Des Moines Register. May 9, 2019
Democrats, don't shut out the potential for civil discourse with Bob Vander Plaats
It would be encouraging to see Iowa organizations like The Family Leader and Interfaith Alliance of Iowa both talking about the need for civil discourse in the presidential race — but a recent exchange between these groups was a letdown.
We weren't impressed by Bob Vander Plaats, head of The Family Leader, trying to shame Democratic presidential candidates into appearing at his organization's forum. But it was even more disappointing to see Interfaith's Connie Ryan twist the definition of civility to the point of ruling out dialogue with someone who believes as Vander Plaats does about LGBTQ issues.
There was nothing wrong with Vander Plaats extending an invitation to Democratic presidential candidates to join the evangelical Christian organization's annual summit in July. He offered a platform for civil discourse, despite his organization's staunch opposition to abortion rights, gay marriage and other social positions the Democratic Party embraces.
But when the campaigns, spurred by the Interfaith Alliance, turned Vander Plaats down, he wrote in a guest column that he'd made the invitation to honor LGBT activist Donna Red Wing's legacy and lamented that the Democratic campaigns were unwilling to have a civil conversation. Red Wing and Vander Plaats had enjoyed an unusual friendship after she asked him out for coffee one day.
"I never envisioned one day we would become dear friends, challenging and inspiring many to have civil conversation over deep disagreements," Vander Plaats wrote.
We don't question Vander Plaats' sincerity. Even so, there was nothing wrong with Democratic candidates passing on the opportunity. It's understandable if they would prefer to focus their precious time in Iowa on audiences with a higher likelihood to yield caucus supporters. It's also understandable if they would not want to help raise the profile and fundraising ability of an organization that works against their values.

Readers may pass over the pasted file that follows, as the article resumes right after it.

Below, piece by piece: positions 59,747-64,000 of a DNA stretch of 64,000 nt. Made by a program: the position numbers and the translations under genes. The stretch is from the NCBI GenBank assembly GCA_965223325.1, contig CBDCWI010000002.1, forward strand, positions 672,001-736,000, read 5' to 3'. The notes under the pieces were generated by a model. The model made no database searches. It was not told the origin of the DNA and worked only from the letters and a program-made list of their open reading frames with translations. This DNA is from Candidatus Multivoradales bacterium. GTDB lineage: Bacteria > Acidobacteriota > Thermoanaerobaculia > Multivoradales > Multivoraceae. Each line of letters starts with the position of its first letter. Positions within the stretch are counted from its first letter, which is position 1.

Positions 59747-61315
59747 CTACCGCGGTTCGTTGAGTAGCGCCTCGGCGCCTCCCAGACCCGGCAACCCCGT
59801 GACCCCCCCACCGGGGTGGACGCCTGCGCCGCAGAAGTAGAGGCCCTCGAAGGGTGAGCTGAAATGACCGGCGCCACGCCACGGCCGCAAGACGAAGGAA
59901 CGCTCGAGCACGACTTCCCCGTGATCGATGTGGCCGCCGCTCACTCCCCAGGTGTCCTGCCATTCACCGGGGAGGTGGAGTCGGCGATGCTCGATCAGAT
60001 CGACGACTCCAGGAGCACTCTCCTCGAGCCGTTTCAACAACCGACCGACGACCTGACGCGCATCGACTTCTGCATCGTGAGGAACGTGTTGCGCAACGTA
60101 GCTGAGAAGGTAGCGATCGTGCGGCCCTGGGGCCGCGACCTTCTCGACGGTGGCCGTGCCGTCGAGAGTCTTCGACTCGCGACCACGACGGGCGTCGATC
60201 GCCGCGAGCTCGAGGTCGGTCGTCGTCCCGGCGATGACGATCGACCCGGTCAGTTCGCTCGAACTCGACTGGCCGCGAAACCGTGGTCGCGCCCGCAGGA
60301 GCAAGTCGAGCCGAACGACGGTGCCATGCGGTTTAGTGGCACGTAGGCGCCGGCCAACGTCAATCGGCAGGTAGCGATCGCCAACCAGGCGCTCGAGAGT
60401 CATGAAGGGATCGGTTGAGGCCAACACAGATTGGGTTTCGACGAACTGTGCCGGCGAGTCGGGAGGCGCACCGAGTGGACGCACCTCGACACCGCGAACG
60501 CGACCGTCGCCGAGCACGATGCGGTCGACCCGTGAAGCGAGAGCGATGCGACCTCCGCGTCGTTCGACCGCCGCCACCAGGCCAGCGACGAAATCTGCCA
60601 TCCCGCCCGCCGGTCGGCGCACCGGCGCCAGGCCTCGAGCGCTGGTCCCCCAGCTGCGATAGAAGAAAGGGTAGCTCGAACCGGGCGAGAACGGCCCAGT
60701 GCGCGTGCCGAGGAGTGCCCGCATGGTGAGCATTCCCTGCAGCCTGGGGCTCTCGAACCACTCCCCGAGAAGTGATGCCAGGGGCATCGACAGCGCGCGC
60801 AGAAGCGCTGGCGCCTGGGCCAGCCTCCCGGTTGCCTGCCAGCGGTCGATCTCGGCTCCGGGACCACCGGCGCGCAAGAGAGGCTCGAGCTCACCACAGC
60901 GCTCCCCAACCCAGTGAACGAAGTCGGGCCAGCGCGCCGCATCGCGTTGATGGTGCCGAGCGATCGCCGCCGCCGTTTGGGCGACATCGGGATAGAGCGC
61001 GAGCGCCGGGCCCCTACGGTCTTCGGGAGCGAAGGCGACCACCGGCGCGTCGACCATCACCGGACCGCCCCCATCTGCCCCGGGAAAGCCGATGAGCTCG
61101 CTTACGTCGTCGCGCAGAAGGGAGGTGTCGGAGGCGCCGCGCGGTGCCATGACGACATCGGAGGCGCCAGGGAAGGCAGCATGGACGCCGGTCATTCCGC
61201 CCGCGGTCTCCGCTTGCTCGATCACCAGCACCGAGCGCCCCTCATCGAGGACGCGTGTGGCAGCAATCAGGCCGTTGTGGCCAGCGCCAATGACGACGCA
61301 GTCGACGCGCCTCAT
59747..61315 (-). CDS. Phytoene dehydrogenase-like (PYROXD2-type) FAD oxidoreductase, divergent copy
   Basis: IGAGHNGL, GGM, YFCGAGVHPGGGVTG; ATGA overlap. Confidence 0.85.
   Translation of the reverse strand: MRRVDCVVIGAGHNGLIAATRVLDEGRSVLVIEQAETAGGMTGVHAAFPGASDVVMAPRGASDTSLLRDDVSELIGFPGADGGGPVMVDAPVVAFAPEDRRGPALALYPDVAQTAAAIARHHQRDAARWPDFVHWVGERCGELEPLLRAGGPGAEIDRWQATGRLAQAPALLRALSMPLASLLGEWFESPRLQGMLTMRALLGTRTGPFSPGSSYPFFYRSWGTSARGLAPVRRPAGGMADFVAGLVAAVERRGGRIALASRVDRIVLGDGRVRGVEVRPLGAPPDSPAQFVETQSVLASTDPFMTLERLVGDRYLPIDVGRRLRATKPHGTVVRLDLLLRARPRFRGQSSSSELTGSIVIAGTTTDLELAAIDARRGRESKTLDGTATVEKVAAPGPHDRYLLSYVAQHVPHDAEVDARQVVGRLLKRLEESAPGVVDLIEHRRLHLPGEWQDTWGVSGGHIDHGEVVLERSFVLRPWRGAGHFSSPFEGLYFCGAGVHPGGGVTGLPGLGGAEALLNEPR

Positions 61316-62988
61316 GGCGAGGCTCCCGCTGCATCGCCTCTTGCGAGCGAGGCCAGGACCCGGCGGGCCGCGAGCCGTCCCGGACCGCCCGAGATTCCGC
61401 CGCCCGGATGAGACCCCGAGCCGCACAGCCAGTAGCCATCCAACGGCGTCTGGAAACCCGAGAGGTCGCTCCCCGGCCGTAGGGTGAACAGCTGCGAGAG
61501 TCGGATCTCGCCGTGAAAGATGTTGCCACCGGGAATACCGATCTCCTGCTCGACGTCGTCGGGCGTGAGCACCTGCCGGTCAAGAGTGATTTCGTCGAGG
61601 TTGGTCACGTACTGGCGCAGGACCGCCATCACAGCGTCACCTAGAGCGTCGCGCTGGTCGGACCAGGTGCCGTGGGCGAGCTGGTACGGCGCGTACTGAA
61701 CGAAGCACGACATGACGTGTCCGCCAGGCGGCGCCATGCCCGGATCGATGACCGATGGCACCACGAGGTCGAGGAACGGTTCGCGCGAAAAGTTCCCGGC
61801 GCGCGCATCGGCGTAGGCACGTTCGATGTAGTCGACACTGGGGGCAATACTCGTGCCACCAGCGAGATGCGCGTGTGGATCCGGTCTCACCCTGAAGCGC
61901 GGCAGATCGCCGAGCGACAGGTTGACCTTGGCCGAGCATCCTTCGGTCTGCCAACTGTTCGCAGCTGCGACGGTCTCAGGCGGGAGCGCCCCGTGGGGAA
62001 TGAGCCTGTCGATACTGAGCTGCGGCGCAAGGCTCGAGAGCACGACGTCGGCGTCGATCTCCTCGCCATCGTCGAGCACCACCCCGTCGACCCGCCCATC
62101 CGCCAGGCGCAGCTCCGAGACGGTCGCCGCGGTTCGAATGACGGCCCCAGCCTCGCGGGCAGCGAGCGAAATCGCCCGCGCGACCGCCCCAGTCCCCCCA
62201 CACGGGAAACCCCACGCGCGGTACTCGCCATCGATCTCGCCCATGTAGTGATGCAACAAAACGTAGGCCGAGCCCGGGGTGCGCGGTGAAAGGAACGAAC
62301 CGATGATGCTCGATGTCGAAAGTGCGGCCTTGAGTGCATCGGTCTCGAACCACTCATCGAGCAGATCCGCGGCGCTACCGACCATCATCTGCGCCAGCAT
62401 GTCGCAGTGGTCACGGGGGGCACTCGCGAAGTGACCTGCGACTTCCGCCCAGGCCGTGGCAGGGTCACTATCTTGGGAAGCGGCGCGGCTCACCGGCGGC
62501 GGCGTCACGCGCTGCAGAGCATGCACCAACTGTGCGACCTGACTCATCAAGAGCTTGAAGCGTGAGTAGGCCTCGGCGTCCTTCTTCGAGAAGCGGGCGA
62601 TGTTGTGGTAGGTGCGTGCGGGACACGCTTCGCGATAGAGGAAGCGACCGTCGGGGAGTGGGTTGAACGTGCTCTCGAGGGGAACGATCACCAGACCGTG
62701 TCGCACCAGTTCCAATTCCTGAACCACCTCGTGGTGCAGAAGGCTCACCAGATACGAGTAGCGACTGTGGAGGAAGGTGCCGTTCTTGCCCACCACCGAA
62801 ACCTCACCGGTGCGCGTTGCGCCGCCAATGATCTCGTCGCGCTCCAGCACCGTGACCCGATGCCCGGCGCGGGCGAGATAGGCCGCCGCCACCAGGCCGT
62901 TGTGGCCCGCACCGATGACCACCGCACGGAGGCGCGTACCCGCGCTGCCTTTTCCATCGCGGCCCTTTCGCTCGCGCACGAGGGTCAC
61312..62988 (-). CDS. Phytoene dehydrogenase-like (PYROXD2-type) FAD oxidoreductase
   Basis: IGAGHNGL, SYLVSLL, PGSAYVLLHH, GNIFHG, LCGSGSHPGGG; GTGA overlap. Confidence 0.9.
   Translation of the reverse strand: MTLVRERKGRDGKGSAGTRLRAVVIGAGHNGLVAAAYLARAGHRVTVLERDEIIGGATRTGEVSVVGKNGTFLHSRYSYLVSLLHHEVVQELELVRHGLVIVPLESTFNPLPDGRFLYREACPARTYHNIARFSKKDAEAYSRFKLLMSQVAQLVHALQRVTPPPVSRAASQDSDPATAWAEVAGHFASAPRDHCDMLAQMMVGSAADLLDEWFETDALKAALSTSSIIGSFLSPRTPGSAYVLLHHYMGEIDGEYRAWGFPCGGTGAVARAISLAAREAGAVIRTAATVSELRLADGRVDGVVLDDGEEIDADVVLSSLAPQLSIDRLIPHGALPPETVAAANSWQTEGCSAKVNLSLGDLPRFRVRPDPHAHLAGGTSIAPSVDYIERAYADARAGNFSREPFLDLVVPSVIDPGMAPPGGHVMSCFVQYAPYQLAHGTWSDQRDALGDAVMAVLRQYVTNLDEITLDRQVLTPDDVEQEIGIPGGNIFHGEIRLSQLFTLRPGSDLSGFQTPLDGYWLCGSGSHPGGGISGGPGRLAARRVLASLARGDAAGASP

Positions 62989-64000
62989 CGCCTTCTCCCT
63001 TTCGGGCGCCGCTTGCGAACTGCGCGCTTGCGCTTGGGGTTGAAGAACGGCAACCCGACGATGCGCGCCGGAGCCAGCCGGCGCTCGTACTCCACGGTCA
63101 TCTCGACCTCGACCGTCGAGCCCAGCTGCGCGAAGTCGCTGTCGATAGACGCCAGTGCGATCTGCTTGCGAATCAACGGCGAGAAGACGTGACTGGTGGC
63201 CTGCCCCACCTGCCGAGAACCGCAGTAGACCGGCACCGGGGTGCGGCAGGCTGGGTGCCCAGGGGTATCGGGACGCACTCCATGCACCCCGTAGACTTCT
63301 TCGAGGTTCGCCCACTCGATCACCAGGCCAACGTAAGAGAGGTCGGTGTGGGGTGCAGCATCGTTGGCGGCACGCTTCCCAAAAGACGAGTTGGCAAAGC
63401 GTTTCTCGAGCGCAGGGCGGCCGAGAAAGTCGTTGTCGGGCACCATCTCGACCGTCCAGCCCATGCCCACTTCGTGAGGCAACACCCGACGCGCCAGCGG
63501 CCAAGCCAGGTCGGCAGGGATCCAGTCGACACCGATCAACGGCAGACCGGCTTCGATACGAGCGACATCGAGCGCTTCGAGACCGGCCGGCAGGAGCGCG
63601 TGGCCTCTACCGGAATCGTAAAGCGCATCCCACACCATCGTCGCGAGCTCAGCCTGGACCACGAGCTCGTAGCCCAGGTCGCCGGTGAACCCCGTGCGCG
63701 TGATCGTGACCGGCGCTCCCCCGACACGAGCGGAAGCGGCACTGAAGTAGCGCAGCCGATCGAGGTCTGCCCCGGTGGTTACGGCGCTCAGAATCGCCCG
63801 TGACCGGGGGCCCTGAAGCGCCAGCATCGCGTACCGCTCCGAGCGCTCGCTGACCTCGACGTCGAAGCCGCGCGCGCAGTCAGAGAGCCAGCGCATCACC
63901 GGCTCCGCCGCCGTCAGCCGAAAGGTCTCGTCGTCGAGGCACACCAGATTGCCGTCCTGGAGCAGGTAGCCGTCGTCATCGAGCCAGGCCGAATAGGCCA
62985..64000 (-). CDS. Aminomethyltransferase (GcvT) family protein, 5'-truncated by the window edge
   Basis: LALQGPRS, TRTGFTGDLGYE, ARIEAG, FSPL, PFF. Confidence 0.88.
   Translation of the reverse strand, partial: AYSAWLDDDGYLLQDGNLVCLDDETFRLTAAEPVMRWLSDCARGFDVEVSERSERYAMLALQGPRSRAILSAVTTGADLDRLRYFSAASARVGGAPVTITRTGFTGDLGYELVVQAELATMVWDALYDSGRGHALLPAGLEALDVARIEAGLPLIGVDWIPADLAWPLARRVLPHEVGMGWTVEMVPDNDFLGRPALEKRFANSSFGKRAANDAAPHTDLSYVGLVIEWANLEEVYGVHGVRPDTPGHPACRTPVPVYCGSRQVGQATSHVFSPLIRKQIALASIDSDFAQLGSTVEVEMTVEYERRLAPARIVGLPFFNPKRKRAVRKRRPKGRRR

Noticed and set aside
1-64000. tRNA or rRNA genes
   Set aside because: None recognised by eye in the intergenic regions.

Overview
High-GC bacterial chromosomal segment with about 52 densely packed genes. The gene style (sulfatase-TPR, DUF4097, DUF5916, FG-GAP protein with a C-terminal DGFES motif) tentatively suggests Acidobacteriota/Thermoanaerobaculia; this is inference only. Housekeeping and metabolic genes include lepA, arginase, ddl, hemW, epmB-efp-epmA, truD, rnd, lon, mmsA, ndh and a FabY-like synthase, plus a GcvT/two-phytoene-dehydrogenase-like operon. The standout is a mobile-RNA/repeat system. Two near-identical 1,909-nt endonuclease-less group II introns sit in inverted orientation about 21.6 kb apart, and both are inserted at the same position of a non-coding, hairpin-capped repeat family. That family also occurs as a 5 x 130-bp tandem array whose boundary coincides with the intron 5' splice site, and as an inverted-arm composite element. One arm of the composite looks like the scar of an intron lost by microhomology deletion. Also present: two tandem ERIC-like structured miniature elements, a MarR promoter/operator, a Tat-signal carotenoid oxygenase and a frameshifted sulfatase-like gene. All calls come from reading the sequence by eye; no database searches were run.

As Drake University's Carol Spaulding-Kruse writes in a separate guest column, public dialogue requires a neutral framework and facilitation. "That's why I find it disingenuous to invite political leaders to an annual summit hosted by those leaders' political opponents and then claim that they are refusing to engage in civil discourse when they decline to attend," she wrote.
But Vander Plaats didn't deserve the over-the-top response from Ryan. She wrote in a guest column that Vander Plaats' positions and actions against gay marriage and other issues show a lack of respect to other people.
". Vander Plaats and much of the work of The Family Leader is antithetical to civility. He has shown time and again that, based on his actions and his rhetoric, he is not committed to civility or civil dialogue," Ryan wrote.
By defining Vander Plaats' values and public-policy efforts to promote those values as inherently uncivil, Ryan seems to suggest there can never be civil discourse between people on opposite sides of issues like abortion, gay marriage and Medicaid funding for gender reassignment.
That is a shame. The Interfaith Alliance and The Family Leader, despite being on opposite sides of many issues, have some things in common. They are both faith-based coalitions of religious organizations. Both have an interest in public policy and civil discourse. Maybe Bob and Connie should have coffee and talk. We at the Register would be happy to offer neutral ground.
The (Fort Dodge) Messenger. May 8, 2019
Support LWCF funding bill
Among the most important federal programs very few people have heard of is the Land and Water Conservation Fund. Ensuring it has enough money is the proverbial no-brainer.
Doing so will require action by Congress and approval by President Donald Trump, however. Lawmakers and the president should be urged — not just encouraged — to make it happen.
The LWCF conducts many projects and programs the name would suggest. It is important in preserving significant lands and bodies of water throughout our country. More than 2.37 million acres have been saved by the LWCF.
Another aspect of the LWCF may not be obvious to many Americans. It is well-known by most local government officials, however.